Think of the Product Owner of being who is in charge of what is being developed. They have the authority to decide what work is done and in what order.
The Product Owner works very closely (ideally full time) with the Development team to represent the business and its needs as well as to provide a business response to Development team questions.
Be careful not to think of the Product Owner too much as a manager.
Scrum is clear that the work is a product of the team, not an individual. As such it sees all members of the development as being equally responsible.
As such Scrum doesn’t allow for differing roles (or rather titles) within the team – for example, programmer, designer, tester. Those titles would indicate that an individual is only responsible for a narrow part of the work.
By defining everyone as a Developer, Scrum expects the team to accept full responsibility and each individual to do everything they are able to ensure that the team succeeds (rather than just doing their “bit”).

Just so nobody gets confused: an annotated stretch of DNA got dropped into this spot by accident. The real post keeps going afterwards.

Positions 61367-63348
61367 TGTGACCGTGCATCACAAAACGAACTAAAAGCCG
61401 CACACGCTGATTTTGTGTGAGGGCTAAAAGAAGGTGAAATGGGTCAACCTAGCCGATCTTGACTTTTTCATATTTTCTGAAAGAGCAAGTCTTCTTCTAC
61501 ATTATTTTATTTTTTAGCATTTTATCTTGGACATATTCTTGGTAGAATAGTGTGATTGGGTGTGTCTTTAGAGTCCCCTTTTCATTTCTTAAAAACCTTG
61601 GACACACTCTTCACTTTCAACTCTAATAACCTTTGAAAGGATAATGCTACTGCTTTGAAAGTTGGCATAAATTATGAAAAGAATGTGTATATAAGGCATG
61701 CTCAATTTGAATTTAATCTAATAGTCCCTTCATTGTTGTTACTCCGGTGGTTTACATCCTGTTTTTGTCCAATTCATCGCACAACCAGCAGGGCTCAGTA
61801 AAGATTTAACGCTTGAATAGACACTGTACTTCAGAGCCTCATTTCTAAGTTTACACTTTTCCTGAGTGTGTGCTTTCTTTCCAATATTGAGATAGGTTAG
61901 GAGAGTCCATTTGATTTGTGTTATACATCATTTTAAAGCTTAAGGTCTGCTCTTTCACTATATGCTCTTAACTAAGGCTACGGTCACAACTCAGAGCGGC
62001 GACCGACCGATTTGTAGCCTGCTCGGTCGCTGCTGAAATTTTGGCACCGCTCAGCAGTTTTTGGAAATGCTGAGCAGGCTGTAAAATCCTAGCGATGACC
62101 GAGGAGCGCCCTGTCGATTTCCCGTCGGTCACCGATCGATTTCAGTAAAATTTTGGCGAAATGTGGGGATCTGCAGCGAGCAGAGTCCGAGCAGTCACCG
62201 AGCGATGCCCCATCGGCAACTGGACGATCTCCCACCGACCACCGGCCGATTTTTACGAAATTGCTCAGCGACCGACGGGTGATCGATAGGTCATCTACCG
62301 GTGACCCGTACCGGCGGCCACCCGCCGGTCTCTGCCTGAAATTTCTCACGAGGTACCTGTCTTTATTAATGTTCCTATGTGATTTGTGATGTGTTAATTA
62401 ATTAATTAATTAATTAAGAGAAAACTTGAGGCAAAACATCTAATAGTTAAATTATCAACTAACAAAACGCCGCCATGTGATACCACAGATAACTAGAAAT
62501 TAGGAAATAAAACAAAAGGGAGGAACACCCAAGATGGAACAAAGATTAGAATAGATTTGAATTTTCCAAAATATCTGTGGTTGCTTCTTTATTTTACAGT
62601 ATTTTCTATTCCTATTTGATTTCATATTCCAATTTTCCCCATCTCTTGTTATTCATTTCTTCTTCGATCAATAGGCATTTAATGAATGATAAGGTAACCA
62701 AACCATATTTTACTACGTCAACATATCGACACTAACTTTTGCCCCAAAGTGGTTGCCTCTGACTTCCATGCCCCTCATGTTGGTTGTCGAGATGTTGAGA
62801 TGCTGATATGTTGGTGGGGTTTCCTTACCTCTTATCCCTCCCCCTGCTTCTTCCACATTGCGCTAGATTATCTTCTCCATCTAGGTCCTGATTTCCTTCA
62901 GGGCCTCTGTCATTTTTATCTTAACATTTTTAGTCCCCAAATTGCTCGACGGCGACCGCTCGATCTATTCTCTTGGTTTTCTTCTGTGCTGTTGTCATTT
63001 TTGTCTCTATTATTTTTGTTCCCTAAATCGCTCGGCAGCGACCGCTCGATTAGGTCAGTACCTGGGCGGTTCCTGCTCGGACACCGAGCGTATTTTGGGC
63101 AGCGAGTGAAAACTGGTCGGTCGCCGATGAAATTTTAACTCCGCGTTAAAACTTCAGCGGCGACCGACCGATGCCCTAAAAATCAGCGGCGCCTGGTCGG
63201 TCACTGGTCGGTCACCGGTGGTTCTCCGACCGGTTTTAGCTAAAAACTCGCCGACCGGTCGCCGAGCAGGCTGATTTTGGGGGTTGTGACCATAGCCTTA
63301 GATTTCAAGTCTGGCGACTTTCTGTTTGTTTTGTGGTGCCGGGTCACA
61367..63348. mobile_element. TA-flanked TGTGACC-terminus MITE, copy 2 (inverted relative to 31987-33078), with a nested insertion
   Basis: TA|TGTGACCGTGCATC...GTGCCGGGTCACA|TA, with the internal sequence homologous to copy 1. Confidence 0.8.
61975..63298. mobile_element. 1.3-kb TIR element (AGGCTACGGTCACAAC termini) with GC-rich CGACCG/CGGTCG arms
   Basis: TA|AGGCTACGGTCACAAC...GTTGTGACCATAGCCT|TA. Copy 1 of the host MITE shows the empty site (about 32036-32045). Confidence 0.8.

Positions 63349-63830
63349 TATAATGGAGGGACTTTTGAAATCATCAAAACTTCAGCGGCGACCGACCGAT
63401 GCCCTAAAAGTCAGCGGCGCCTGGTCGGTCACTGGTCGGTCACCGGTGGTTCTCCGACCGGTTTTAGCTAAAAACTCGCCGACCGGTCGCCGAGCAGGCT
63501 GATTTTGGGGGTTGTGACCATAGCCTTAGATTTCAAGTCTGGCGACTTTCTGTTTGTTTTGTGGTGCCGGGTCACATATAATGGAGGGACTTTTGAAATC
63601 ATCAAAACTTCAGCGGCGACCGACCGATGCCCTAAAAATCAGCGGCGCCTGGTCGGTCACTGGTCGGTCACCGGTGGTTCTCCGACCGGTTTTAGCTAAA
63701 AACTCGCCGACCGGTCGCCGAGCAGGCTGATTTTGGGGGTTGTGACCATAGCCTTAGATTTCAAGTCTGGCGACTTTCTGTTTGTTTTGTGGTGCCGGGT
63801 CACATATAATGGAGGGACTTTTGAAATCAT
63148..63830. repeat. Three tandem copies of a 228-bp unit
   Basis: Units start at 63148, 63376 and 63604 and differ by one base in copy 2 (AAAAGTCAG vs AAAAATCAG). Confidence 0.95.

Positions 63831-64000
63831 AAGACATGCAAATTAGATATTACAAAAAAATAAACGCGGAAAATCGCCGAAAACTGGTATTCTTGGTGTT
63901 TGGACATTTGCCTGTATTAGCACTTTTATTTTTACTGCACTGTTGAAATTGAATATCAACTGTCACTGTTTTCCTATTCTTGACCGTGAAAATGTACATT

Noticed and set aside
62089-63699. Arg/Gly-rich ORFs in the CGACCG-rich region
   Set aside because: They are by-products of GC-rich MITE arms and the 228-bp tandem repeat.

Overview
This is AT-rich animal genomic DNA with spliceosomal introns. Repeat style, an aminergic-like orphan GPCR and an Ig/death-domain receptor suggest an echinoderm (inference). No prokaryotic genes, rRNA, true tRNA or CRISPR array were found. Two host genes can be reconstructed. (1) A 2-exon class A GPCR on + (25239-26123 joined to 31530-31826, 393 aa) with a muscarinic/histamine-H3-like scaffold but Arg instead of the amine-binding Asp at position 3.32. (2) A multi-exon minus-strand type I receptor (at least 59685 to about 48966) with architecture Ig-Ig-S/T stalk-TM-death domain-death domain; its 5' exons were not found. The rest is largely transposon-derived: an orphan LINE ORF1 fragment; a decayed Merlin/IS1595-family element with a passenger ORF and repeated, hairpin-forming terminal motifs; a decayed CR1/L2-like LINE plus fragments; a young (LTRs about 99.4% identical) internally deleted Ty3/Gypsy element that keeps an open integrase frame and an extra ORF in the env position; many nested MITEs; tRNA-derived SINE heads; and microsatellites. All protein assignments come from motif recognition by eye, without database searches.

Team size is limited to 3-9. Below 3 there will generally not be enough capability to deliver the changes without outside assistance. Over 9 there will generally be too much coordination activity to be effective.
The Scrum Master is often misunderstood. They are often portrayed as someone standing over the team with a whip – this is completely wrong.
The Scrum Master is there to make sure that the Scrum process is understood, and adhered to. They are also a servant-leader to the team helping the team to identify and remove impediments to progress.
A Scrum Master can be many things within a given day – a teacher, a cheerleader, a councillor, an advisor, a trouble shooter, and an evangelist.
Scrum defines a number of events:
All Scrum events share one thing in common – they are a timebox. They all have a maximum duration. This is important to understand as they define a cadence to the actual work.
The Sprint is the main timebox – everything else lives within it. A Sprint in generally 2-4 weeks long and it is the time in which work is performed on the product.
You are always in a Sprint. There is no gap between Sprints.
This is important as you then understand that all design, planning, testing, etc are encapsulated within the timebox.